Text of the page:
After balancing out the contemplative nature addressed in these past few tracks, Sermon lightens the mood with the wildly amusing thirty-four second skit, “Jokes”. Alas, it is just a temporary smokescreen from the headiness taking place as the best track in the album, “Anger”. This furious anthem comes in with a riveting sting, and sentimentally jarring hook that is made all the more stalwart by Voice’s beautiful delivered vocals on the track, as Sermon touches on George Zimmerman, the IRS and touches back to the common thread of ESP: his outlook on modern wordsmiths and phony rhymers. Much of the first verse talks about being seen at Vegas, his Porsche and other topics too many modern emcees turn to before getting to the heftier subjects. The underlying theme heard beneath his vocals is that rappers are using materialistic flash, as in the items addressed above, as a distraction so they don’t have to address what is on their minds. It is a fantastic way of addressing this message and it is made all the more potent by the soulful song fabrication which suits this track perfectly.
In the second half of the LP Erick Sermon abandons much of the depth he sets up early on to present to us with the battle rhymer persona that so often made him a signature guest with Redman and only returns to the heartfelt impression set up in ESP’s first few tracks with the effectively upbeat final song on the album, “With You”, which exhibits an old school radio smash with Faith Evans rousing delivery on the refrain and Sermon’s gritty, believable and unique perspective on the tried and true romantic relationship angle. Funk Doc himself, predictably, appears with his counterpart, Method Man, on the horn influenced funk of the satisfactory “Clutch”, which is no more than a platform for the three artists to give us exactly what we expect. Red and Meth return briefly in some of the scratching found in the background of the equally capable, “Culture”, which features a pedestrian, ‘just throwing out words until my sixteen bars are done’ turn from Fish Grease).
Regardless, the reason Redman and Sermon are so often paired on each of the other artists’ features is no more evident than in the hypnotic innovation of the funky ninth track, “Jack Move”. With a guest spot from Jarren Benton, who sounds like Andre3000 from Outkast and presents a rhyme that is comparably lyrical, the song screams of Redman’s wild, unpredictable creativity on the microphone and, in so doing, presents one of ESP’s best tracks. “Still Getting’ It”, with another trademark fast flow over actual lyricism bit from Krayzie Bone, and “Neva Take”, with a fair turn from Fred da Godson, attempt to duplicate the pizzazz and characteristically combative attitude of Redman and Sermon found on “Jack Move”. Though “Still Getting’ It” and “Neva Take” are well-done tracks they only marginally transcend some of the aforementioned ninth track’s success.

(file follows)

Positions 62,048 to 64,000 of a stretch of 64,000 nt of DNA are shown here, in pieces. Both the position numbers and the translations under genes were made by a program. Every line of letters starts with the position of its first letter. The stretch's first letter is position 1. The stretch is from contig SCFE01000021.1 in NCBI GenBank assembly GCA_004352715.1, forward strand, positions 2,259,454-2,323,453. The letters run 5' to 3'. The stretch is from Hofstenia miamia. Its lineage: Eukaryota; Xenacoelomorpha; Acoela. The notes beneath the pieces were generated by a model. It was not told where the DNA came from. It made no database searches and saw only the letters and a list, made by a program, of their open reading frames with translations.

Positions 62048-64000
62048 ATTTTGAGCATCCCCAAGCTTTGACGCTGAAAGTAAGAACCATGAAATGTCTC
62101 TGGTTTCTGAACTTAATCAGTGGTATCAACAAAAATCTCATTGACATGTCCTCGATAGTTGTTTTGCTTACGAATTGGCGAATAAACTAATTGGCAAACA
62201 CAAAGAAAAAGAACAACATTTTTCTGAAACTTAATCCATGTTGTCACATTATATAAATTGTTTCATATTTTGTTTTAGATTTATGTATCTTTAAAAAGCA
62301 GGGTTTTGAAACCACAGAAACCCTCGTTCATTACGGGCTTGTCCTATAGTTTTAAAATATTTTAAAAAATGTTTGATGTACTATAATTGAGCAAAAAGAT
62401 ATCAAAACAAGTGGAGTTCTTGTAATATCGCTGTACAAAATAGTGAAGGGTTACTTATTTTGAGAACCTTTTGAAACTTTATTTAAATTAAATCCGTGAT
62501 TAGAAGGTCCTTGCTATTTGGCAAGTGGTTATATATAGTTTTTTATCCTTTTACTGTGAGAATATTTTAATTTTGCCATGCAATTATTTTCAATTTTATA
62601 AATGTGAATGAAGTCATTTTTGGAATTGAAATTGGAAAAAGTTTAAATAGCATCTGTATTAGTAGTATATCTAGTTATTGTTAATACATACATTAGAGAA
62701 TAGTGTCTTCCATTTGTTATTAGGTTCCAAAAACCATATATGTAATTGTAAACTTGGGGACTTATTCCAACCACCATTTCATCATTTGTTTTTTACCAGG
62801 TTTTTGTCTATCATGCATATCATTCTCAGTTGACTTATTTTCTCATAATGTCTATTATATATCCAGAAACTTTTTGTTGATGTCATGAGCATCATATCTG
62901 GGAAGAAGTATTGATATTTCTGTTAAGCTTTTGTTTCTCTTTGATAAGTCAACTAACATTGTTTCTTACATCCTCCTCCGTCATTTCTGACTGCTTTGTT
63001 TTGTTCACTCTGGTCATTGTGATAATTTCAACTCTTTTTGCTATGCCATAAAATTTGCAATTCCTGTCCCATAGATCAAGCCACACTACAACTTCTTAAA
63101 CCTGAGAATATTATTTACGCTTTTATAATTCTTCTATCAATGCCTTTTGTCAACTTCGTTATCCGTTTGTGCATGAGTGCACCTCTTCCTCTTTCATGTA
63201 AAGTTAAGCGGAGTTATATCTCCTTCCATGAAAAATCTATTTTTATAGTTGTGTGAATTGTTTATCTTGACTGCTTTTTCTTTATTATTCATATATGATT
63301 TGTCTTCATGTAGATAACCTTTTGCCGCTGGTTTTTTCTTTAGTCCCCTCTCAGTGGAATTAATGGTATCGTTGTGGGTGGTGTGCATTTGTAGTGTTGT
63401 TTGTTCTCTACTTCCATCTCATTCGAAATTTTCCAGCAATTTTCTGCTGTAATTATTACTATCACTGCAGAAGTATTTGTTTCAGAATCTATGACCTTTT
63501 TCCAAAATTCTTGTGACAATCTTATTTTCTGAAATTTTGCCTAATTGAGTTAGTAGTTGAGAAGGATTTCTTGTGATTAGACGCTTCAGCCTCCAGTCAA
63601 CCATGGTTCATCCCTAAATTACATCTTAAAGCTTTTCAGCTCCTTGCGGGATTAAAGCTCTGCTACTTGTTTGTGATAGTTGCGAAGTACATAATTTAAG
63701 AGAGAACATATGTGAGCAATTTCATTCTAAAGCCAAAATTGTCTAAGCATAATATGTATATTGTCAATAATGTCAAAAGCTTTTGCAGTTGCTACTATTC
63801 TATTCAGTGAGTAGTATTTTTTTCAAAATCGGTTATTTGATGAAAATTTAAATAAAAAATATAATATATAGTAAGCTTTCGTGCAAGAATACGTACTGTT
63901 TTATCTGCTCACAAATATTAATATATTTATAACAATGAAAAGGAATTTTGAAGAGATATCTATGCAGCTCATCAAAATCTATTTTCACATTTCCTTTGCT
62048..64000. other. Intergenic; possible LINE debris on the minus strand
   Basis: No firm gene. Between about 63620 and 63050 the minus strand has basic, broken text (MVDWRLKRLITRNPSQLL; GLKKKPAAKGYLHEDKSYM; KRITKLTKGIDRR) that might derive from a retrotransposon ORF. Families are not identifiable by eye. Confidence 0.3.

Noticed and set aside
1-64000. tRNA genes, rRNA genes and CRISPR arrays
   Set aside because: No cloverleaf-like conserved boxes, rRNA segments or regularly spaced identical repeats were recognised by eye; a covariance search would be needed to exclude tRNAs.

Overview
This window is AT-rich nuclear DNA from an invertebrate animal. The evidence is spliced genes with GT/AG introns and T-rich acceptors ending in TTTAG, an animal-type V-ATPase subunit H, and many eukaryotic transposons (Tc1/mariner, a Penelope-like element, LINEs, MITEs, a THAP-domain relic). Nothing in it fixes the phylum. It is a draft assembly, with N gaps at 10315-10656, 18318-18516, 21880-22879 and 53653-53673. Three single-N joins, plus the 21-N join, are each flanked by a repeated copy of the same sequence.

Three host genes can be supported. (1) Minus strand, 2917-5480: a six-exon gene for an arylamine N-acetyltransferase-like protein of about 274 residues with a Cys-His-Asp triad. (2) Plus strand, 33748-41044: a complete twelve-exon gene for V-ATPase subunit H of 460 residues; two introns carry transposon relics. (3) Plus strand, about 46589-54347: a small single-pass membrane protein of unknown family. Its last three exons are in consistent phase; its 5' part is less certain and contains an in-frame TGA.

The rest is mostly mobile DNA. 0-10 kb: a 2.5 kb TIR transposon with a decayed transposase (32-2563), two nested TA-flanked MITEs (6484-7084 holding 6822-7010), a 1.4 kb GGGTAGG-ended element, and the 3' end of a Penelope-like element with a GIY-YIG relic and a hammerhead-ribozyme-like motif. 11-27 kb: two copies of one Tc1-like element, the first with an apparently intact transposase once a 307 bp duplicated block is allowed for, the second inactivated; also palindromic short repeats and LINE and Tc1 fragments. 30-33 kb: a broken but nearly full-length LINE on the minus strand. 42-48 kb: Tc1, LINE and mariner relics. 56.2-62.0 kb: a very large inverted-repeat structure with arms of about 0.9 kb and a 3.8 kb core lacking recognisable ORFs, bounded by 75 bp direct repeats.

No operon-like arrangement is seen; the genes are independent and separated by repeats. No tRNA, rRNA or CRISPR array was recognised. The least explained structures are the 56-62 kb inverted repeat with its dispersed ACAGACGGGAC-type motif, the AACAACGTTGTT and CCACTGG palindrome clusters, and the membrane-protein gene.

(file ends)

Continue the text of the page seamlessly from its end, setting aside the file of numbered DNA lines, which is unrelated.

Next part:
Sermon has exemplified good, listenable music with ESP, but little else. In many ways it can be seen as a testament to Sermon’s charisma, unique flow and lyricism as much as the impact of 90’s Rap as every song is formulaic, Sermon never reaches too far outside of the box in terms of concepts or breaking new ground with the production, approach or subject matter, but it pleases our ears nonetheless and the placement of the songs is incredible and wise. We, as listeners, nod our heads to the sound and in agreement with much of what Sermon has to say yet, there is a distance and an emptiness the LP as a whole gives you that keeps ESP from being the masterpiece we know an artist like Sermon could create.
For Hip Hop heads Erick Sermon’s Perception is a forty-six minute reminder of what made the old-school great, and how effective it is to this day, and much of the music fits all too comfortably into the one word description: solid. ESP’s tracks are never challenging or gripping enough to be anything more, and none of the tunes herein are remotely bad, but none of it is memorable and, in so doing, the experience as a whole is more of a cold shoulder when many of the parts themselves are dynamic and welcoming.